All these faculties we have found distinctly marked, and separated, the one from the other, by fundamental phenomena. Into these, we have found, that all the phenomena of human Intelligence may be resolved. These, then, we conclude to be the faculties of the human Intelligence.

Feeling a deep solicitude that the grounds of the above distinctions may be understood and appreciated, I have determined upon a cursory review of the various topics discussed in the preceding analysis. For particular reasons, I shall base this recapitulation upon the principle of classification of mental phenomena adopted by Kant in his Critick of

Pure Reason-a principle, as we have seen, leading to the same classification of the intellectual powers, and to the advanced student, on some accounts, preferable to the one adopted in the preceding analysis. ." That all our cognition,” he says, “ begins with experience, there is not any doubt; for how otherwise should the faculty of cognition be awakened into exercise, if this did not occur through objects which affect our senses, and partly of themselves produce representations, and partly bring our Understanding-capacity into action, to compare these, to connect, or to separate them, and in this way to work up the rude matter of sensible impressions into a cognition of objects, which is termed experience ? In respect of time, therefore, no cognition can precede in us experience, and with this all commences.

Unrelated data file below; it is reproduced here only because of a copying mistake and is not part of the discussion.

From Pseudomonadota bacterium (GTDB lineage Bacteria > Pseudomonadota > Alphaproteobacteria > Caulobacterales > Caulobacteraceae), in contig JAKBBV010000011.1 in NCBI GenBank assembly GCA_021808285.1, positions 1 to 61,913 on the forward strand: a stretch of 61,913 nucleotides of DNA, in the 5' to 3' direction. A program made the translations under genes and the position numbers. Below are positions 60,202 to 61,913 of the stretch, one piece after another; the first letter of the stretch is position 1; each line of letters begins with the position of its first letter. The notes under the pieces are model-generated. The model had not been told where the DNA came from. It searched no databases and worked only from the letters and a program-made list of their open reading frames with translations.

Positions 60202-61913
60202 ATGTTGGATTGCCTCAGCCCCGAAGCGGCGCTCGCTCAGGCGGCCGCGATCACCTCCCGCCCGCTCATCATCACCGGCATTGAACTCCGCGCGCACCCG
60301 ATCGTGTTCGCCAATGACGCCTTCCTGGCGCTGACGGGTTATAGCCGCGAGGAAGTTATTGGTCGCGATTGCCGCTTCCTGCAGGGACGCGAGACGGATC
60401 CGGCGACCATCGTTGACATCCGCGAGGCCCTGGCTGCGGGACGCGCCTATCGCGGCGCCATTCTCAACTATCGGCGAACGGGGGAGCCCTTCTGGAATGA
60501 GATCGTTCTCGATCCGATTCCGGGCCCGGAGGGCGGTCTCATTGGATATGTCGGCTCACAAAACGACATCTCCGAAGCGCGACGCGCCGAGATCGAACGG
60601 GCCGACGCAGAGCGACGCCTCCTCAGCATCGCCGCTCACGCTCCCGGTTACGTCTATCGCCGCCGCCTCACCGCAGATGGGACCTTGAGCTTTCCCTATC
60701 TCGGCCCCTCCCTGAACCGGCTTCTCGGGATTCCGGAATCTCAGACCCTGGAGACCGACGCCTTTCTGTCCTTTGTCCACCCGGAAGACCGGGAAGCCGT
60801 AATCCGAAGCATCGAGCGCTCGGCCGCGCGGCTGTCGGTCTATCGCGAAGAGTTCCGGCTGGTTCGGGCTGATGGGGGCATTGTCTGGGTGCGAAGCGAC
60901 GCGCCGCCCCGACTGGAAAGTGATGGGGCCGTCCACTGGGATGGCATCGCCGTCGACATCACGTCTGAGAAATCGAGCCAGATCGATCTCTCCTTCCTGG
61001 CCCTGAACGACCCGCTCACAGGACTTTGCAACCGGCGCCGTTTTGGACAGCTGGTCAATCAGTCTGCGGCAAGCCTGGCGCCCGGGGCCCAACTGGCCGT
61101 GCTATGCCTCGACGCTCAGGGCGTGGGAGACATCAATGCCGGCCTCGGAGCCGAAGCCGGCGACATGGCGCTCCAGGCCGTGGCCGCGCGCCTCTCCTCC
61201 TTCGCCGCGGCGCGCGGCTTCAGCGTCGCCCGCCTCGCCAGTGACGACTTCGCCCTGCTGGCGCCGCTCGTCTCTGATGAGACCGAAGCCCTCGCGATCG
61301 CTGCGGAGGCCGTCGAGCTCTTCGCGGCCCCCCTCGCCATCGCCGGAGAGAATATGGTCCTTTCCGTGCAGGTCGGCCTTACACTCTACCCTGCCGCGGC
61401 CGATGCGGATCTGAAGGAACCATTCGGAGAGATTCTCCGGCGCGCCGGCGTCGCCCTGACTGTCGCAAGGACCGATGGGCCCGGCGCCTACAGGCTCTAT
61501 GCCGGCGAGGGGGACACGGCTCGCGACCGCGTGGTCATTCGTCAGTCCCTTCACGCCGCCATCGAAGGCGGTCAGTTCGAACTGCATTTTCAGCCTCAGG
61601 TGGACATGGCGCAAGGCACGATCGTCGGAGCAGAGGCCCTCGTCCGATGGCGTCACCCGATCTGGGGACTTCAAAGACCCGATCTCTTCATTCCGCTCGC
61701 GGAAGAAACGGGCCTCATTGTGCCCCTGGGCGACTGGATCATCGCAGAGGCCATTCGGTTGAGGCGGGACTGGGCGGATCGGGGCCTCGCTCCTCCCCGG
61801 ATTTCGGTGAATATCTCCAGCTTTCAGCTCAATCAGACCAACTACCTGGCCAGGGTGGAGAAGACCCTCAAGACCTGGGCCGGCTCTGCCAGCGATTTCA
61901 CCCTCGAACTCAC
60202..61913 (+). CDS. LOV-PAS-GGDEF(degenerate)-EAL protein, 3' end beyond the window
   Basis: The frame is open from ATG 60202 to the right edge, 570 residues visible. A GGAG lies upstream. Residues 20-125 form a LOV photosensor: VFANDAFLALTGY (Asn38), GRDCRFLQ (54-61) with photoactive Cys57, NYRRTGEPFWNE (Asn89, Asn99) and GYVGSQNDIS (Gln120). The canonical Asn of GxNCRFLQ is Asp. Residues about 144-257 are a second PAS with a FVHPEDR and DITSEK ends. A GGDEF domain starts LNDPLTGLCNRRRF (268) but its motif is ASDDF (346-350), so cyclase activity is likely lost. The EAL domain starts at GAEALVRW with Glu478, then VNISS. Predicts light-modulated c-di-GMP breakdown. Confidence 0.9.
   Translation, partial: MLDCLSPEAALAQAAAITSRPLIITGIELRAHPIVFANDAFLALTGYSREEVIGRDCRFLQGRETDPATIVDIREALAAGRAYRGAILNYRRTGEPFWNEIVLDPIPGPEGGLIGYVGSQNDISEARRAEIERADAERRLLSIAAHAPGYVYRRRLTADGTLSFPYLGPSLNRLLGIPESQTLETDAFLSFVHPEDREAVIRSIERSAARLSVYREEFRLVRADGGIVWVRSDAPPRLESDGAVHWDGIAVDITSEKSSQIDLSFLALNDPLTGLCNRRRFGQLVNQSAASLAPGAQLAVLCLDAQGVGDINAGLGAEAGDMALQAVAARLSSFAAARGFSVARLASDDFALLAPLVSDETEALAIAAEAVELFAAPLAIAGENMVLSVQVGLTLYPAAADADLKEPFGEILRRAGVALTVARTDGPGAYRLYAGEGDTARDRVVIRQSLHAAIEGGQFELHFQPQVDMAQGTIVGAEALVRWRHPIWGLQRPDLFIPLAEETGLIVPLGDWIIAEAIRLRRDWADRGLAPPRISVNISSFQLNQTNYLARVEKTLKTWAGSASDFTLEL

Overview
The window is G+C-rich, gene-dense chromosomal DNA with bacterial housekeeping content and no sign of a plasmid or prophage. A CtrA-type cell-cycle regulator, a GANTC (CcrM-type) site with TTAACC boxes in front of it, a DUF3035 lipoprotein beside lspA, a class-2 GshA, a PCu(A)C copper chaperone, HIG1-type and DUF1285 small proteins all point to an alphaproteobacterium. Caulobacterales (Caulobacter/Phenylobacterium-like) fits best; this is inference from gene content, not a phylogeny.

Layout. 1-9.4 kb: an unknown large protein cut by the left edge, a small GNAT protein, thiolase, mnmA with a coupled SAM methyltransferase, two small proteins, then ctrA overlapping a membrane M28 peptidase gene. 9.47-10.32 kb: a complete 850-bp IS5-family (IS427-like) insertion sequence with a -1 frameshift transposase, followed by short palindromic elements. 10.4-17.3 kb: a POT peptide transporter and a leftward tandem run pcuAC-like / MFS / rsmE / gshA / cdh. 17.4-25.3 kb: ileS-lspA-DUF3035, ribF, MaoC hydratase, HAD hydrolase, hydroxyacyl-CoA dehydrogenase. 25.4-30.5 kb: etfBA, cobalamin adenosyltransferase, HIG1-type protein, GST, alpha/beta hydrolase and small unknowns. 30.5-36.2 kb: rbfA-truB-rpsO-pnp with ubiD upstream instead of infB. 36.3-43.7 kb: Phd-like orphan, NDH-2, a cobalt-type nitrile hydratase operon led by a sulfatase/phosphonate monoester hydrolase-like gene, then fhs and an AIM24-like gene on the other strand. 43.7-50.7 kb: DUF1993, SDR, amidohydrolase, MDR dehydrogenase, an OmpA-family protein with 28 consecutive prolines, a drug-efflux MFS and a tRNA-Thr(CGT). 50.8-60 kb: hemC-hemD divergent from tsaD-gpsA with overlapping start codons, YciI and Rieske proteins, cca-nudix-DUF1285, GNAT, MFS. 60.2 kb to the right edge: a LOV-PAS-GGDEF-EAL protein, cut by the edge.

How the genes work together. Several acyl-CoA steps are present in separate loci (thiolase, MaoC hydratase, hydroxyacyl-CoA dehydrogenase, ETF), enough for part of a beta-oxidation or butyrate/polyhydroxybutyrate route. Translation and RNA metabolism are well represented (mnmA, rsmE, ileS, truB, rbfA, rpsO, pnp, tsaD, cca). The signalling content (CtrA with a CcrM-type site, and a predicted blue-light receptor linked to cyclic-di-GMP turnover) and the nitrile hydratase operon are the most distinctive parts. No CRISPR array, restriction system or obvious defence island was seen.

“But although all our cognition begins with experience, still on that account, all does not precisely spring up out of experience. For it may easily happen that even our empirical cognition may be a compound of that which we have received through our impressions, and of that which our proper Cognition-faculty (merely called into action by sensible impressions) supplies from itself, which addition we cannot distinguish from the former original matter, until long exercise has made us attentive to it, and skilful in the separation thereof."

All cognitions, or intellectual phenomena, are therefore divided by Kant into two classes—those derived from experience, and those not thus derived. The former he demonstrates empirical, the latter a priori cognitions. Cognitions a priori all have these fundamental characteristics, and by these they are distinguished from the empirical of every kind, to wit, universality and necessity. The proposition, for example, An event supposes a cause, is not only true of every event of which we have had experience, but we know absolutely that it must be true of all events actual and conceivable. These characteristics can never pertain to phenomena which have their source in experience, which is always limited, and in no instance can affirm anything more than that a thing really is, without ever affirming that it must be.